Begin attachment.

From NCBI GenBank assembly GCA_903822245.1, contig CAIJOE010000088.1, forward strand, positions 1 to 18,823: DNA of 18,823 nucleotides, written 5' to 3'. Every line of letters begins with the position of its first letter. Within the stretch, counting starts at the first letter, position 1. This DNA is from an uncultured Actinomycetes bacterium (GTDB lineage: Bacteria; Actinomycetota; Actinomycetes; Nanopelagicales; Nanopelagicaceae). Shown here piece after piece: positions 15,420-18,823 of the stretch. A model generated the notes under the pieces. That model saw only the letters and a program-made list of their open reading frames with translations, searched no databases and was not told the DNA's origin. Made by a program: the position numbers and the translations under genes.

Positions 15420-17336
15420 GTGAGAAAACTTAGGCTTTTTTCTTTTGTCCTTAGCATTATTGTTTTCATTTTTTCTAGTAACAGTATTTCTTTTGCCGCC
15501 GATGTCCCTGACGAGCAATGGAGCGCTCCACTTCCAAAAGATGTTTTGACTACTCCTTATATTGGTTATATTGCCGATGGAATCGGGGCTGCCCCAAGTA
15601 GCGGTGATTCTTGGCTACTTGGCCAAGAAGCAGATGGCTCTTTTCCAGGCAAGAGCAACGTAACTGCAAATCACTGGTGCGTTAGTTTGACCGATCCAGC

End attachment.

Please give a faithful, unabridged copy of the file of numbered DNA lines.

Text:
From NCBI GenBank assembly GCA_903822245.1, contig CAIJOE010000088.1, forward strand, positions 1 to 18,823: DNA of 18,823 nucleotides, written 5' to 3'. Every line of letters begins with the position of its first letter. Within the stretch, counting starts at the first letter, position 1. This DNA is from an uncultured Actinomycetes bacterium (GTDB lineage: Bacteria; Actinomycetota; Actinomycetes; Nanopelagicales; Nanopelagicaceae). Shown here piece after piece: positions 15,420-18,823 of the stretch. A model generated the notes under the pieces. That model saw only the letters and a program-made list of their open reading frames with translations, searched no databases and was not told the DNA's origin. Made by a program: the position numbers and the translations under genes.

Positions 15420-17336
15420 GTGAGAAAACTTAGGCTTTTTTCTTTTGTCCTTAGCATTATTGTTTTCATTTTTTCTAGTAACAGTATTTCTTTTGCCGCC
15501 GATGTCCCTGACGAGCAATGGAGCGCTCCACTTCCAAAAGATGTTTTGACTACTCCTTATATTGGTTATATTGCCGATGGAATCGGGGCTGCCCCAAGTA
15601 GCGGTGATTCTTGGCTACTTGGCCAAGAAGCAGATGGCTCTTTTCCAGGCAAGAGCAACGTAACTGCAAATCACTGGTGCGTTAGTTTGACCGATCCAGC